Tax Tips:

Hints for Investors

  • Do not give in to the temptation to treat commissions paid as investment expenses and claim it as an itemized deduction. Brokerage commissions can only be used to decrease your gain or increase your loss on the purchase and sale of stock. You receive your tax benefit from the commission expense when you add it to the actual purchase price of the stock when the stock is sold.
  • Investing in small business stock is a good idea. This is because if you realize a capital gain after holding the stock for more than five years, 50% of the gain may be excluded when you sell or exchange the stock.
  • Be careful when taking losses against your gains. You'll want to keep your long-term gains in tact by offsetting any losses against short-term gains when possible. This is because of the preferred tax rate that is applied to long-term gains as opposed to short-term ones.
  • For tax purposes, you use the trade date for gains and losses
  • Don't forget that when your capital losses exceed your capital gains, up to $3,000 of the unused losses can be deducted from your income on Schedule D.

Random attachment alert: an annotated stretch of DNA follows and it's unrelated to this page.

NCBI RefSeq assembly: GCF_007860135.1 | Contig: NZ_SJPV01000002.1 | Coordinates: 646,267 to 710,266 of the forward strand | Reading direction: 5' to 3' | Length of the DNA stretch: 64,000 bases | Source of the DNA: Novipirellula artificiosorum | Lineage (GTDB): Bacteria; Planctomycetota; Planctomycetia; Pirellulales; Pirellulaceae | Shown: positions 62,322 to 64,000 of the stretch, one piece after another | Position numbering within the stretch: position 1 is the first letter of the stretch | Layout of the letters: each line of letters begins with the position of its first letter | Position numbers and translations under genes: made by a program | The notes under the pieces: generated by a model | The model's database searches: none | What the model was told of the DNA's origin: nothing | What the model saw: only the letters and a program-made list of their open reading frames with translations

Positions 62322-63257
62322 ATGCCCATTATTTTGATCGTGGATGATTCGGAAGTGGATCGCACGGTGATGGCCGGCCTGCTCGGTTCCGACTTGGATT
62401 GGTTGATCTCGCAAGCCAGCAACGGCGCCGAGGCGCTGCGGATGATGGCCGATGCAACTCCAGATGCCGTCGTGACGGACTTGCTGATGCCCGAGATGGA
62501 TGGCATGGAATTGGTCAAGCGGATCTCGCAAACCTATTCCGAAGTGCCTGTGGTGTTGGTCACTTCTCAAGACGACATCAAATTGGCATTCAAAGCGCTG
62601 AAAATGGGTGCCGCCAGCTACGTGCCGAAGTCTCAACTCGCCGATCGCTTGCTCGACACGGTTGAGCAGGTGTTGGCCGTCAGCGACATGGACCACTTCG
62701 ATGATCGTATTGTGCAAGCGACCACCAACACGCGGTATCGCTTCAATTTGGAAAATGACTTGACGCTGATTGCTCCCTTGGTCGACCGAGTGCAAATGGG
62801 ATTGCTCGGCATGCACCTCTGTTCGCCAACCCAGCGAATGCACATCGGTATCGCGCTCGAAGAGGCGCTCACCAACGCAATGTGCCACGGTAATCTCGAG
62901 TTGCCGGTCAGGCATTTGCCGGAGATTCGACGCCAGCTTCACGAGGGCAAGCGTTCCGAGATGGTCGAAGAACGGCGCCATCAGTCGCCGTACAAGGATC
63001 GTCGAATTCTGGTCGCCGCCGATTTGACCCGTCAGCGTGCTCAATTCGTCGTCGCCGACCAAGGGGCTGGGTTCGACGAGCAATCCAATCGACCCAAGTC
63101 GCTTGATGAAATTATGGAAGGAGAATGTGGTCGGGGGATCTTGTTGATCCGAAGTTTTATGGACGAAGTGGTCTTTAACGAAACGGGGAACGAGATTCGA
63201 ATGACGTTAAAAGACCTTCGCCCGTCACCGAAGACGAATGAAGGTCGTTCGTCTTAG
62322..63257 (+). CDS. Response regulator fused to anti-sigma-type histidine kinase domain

• Keep in mind that you may give away the long-term portion of your futures without recognizing the gain.
  • Consider transferring appreciated stock or other capital assets that you are thinking of selling to your child if he is over the age of 13. As long as the child's other taxable income does not exceed $25,750 for 1999, they can take advantage of the 10% tax rate for net capital gains.
  • Determine if you are a trader or an investor. Investors are allowed deductions for expenses as an itemized deduction subject to the 2% floor limit and the 3% phase out. Traders are not subject to these limitations. To qualify as a trader, you must carry out transactions for others, not just for yourself.
  • Make sure you consider your reinvested dividends as additional purchases of stock, at a different price. Many people make the mistake of not accounting for their cost basis for dividends they receive and have reinvested back into a mutual fund in the form of additional shares, therefore getting taxed twice.
  • If you are considering cashing out a direct investment plan within the next year, you may want to stop investing in it a year before you want to sell it. This way all of your gains may be considered long-term, your taxes will be lower and much easier to calculate.